Most children living in poverty are not from workless households, writes the Guardian: “The number of children of working parents who are living in poverty in the UK has risen to an unprecedented 2.1 million […] accounting for 58% of the total.”

This is one of those meaningless figures which come up again and again in the poverty debate, with only the second digit changing from year to year. It is surely not the intention of the authors writing the underlying reports, but once distilled by the poverty advocacy community and certain parts of the media, the message is always: work is not a route out of poverty. Forget work. Just increase benefits unconditionally.

A crude figure of that kind would have made some sense one or two generations ago, when most people were either in work or not. What the Guardian’s 58%-figure reflects is simply the fact that since 1999 tax credit policies have been moderately successful at propelling many formerly workless parents into minor employment. The most common working hours pattern among them is a working week of 16 hours – the threshold at which parents qualify for Working Tax Credit. Far from showing that work is pointless, the figure shows that working two days a week in a low-paid job is usually not enough to raise people above the relative poverty line. Not that surprising, is it?

In addition, the figure includes about 0.4m children living with self-employed parents. For the self-employed, income poverty figures mean next to nothing because their incomes are naturally volatile.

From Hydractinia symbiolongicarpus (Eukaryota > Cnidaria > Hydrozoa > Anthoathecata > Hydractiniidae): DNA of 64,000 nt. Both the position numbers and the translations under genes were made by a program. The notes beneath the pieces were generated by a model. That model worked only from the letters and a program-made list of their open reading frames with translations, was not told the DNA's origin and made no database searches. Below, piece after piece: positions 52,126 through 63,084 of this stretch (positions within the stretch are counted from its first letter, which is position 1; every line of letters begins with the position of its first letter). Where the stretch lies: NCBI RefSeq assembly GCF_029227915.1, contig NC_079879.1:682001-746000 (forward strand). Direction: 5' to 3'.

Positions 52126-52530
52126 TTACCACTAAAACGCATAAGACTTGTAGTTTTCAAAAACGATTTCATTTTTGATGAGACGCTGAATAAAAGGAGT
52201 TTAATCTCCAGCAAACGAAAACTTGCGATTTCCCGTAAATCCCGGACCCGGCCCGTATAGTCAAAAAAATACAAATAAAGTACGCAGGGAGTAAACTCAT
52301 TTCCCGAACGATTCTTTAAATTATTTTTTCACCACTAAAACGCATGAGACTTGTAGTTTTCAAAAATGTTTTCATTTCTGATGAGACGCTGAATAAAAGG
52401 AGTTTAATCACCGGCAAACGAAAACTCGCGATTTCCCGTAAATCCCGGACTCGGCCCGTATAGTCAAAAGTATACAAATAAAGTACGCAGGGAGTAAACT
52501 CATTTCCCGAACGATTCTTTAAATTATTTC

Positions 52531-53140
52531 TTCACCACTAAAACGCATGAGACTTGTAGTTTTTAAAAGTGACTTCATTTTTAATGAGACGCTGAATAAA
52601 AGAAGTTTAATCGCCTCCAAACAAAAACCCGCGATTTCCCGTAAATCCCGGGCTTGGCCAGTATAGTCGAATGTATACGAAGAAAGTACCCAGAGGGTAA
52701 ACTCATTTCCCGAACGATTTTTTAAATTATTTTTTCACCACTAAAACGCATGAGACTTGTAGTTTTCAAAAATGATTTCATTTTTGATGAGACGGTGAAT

To reveal some meaningful information, poverty figures have to be disaggregated a bit further by occupational status. They should also approximate living standards by consumption instead of income, as the index of Material Deprivation does. It then shows that child poverty clearly decreases with the degree of the parents’ labour market attachment.

Employment status of parents

Material Deprivation rate

Couple; both in full-time work


Couple; one in full-time, one in part-time work


Single parent in full-time work


Couple; self-employed


Couple; one in full-time work, one not working




Single-parent in part-time work


Couple; at least one in part-time work


Single parent; not working


Couple; both not working


(based on data from the ONS and the DWP)

Does that mean that increasing employment among the poor is sufficient to make poverty disappear? No. But it does mean that as long as employment among the disadvantaged does not increase, throwing more and more money at the problem will not make it go away.

Dr Kristian Niemietz joined the IEA in 2008 as Poverty Research Fellow, becoming its Senior Research Fellow in 2013 and Head of Health and Welfare in 2015. Kristian is also a Fellow of the Age Endeavour Fellowship. He studied Economics at the Humboldt Universität zu Berlin and the Universidad de Salamanca, graduating in 2007 as Diplom-Volkswirt (≈MSc in Economics). During his studies, he interned at the Central Bank of Bolivia (2004), the National Statistics Office of Paraguay (2005), and at the IEA (2006). In 2013, he completed a PhD in Political Economy at King’s College London. Kristian previously worked as a Research Fellow at the Berlin-based Institute for Free Enterprise (IUF), and at King's College London, where he taught Economics throughout his postgraduate studies. He is a regular contributor to various journals in the UK, Germany and Switzerland.

1 thought on “Is there any point working? Child poverty and parental employment”

  1. Posted 09/12/2010 at 11:01 | Permalink

    Very interesting figures that deserve much wider dissemination.

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